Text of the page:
N is for new regulations…
There are now over 4 million households privately renting in the UK and this growth means there are more regulations for landlords and agents to follow. This year we've seen a raft of new measures including the aforementioned compulsory fee disclosure, deposit protection rules and changes to the Section 21 eviction process. There were also new rules introduced regarding smoke alarms and carbon monoxide detectors.

O is for OnTheMarket…
In January, we witnessed the long-awaited launch of OnTheMarket, the property portal owned by Agents' Mutual, a group of estate and letting agents. The portal's latest figures show it now has a membership of over 6,000 estate and letting agent offices.

P is for Private Tenancies Bill…
During 2015 there has been much talk of the Scottish Government's proposed Private Tenancies Bill, which is currently making its way through Parliament. The Bill includes measures to remove landlords' right to ‘no fault’ possession at the end of leases and introduce rent controls.

Q is for Queen's Speech…
Shortly after the General Election, the Queen's Speech took place as the Government outlined a number of its housing policies which were later confirmed in November's Spending Review. The policies included the extension of the Right to Buy scheme to housing association tenants as well as an extensive housebuilding programme.

R is for Rightmove...
The UK's biggest property search website carried on its successful march this year. Big news included another record year for visits to the site, a redesign to cater for mobile users and a new television ad campaign named 'Find Your Happy'. We also revealed in our tenant survey that 55% of tenants first saw the property they currently rent on Rightmove.

S is for stamp duty...
After spending a prolonged period in the headlines at the back-end of 2014, stamp duty came to the fore again exactly a year later. Last time, George Osborne announced an overhaul of the outdated 'slab' tax system. This time it was revealed that from April, purchasers of buy-to-let or second homes will have to pay an additional 3% stamp duty.

T is for training…
It became apparent in the summer that there was to be a new landlord and letting agent licensing scheme in Wales. Rent Smart Wales subsequently launched on November 23 and requires all letting agents to be licensed by November 2016. To obtain a licence, agents must demonstrate that they are 'adequately' trained and are 'fit and proper'.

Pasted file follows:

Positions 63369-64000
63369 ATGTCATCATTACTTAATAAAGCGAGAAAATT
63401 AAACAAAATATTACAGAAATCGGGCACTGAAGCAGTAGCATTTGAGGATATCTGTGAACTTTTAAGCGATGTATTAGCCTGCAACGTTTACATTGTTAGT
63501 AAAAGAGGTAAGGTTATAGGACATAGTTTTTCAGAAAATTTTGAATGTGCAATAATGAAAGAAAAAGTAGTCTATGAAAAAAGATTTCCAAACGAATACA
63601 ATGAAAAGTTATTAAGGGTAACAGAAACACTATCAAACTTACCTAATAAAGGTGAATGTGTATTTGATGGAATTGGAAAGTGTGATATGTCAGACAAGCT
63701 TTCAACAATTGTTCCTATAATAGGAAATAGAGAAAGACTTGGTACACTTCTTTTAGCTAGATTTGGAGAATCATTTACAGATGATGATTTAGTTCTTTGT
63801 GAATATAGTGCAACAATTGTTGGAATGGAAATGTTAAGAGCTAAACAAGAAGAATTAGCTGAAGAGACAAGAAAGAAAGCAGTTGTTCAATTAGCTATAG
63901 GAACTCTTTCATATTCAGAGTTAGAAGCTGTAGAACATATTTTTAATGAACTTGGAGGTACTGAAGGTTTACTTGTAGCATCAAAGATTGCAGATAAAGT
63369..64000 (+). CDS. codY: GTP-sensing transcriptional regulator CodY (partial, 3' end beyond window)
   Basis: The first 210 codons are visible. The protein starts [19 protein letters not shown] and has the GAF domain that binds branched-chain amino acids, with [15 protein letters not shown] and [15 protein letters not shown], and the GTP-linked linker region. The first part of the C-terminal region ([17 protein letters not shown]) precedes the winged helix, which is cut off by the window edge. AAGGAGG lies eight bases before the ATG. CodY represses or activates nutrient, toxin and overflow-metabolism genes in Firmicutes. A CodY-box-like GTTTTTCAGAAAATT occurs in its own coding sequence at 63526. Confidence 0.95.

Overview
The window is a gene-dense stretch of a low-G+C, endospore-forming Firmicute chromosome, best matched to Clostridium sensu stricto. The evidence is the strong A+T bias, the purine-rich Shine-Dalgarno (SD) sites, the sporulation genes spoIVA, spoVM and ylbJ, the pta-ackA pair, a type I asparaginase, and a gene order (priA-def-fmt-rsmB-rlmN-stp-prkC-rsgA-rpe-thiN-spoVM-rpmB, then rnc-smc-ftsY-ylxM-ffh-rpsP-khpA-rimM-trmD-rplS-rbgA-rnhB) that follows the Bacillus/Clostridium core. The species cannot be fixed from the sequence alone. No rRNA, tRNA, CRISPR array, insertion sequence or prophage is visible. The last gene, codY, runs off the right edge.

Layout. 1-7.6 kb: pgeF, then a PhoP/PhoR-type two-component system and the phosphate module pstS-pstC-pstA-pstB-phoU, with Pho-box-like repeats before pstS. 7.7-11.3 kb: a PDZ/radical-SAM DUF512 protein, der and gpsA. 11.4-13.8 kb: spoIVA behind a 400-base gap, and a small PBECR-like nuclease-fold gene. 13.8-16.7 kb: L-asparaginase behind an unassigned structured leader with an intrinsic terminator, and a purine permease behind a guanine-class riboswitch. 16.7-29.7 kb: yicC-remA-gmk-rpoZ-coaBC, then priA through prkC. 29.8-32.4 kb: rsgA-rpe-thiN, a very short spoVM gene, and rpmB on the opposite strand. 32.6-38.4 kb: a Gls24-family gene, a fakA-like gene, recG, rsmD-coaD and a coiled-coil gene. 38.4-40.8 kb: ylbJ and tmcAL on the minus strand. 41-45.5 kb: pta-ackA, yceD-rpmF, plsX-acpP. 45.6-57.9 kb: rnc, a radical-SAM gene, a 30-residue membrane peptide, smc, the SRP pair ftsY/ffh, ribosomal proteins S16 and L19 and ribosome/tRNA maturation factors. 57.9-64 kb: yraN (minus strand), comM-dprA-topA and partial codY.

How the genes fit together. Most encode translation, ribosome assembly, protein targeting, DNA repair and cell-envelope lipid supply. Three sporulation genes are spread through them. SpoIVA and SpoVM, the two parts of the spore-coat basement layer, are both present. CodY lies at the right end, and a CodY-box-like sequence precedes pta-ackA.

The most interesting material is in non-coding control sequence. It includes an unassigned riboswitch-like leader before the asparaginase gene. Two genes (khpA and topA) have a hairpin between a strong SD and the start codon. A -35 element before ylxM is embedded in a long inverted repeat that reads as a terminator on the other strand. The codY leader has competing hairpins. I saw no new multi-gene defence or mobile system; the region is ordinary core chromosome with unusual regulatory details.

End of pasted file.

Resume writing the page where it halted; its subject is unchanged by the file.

U is up and up...
2015 has been another solid year for rental growth with the average rent – excluding the capital – now 3.8% higher than a year ago. Looking forward to the next 12 months, global property firm Jones Lang LaSalle predicts that rents will rise by an additional 4.5%.

V is for value for money…
HomeLet's Tenant Survey 2015 revealed that over half of tenants feel the rent they pay is 'good' or 'quite good' value for money. When it comes to letting agents, 71% of tenants said they rent through an agent and 78% of those said they were 'happy' or 'quite happy' with the service they received.

W is for wear and tear…
Part of the Chancellor's controversial measures for the Private Rented Sector announced in the Summer Budget, next April the formal Wear and Tear Allowance is to be scrapped. It will be replaced with a relief system that allows landlords only to deduct the costs they actually incur. We explained the new rules in more detail here.

X is for X marks the spot…
It may seem a long time ago now, but there was a General Election earlier this year. The Conservatives were victorious, securing a somewhat surprising majority. David Cameron's election affected a number of aspects of the Private Rented Sector, namely that there would be no ban on letting agent fees, rent controls or minimum three-year tenancies.

Y is for young landlords…
As the returns that can be achieved from buy-to-let property investment have been well-documented, it's no surprise that this year we have heard of a new generation turning their hand to becoming landlords. In fact, one report suggested that 4 million 18-39 year-olds are actively trying to purchase buy-to-let property in the UK.

Z is for Zoopla…
Another of the UK's big property finding websites, Zoopla continued to perform consistently on the stock market this year after floating in 2014. Interestingly, Zoopla Property Group recently reported that during October 49% of all interactions on Zoopla and Primelocation were made on smartphones.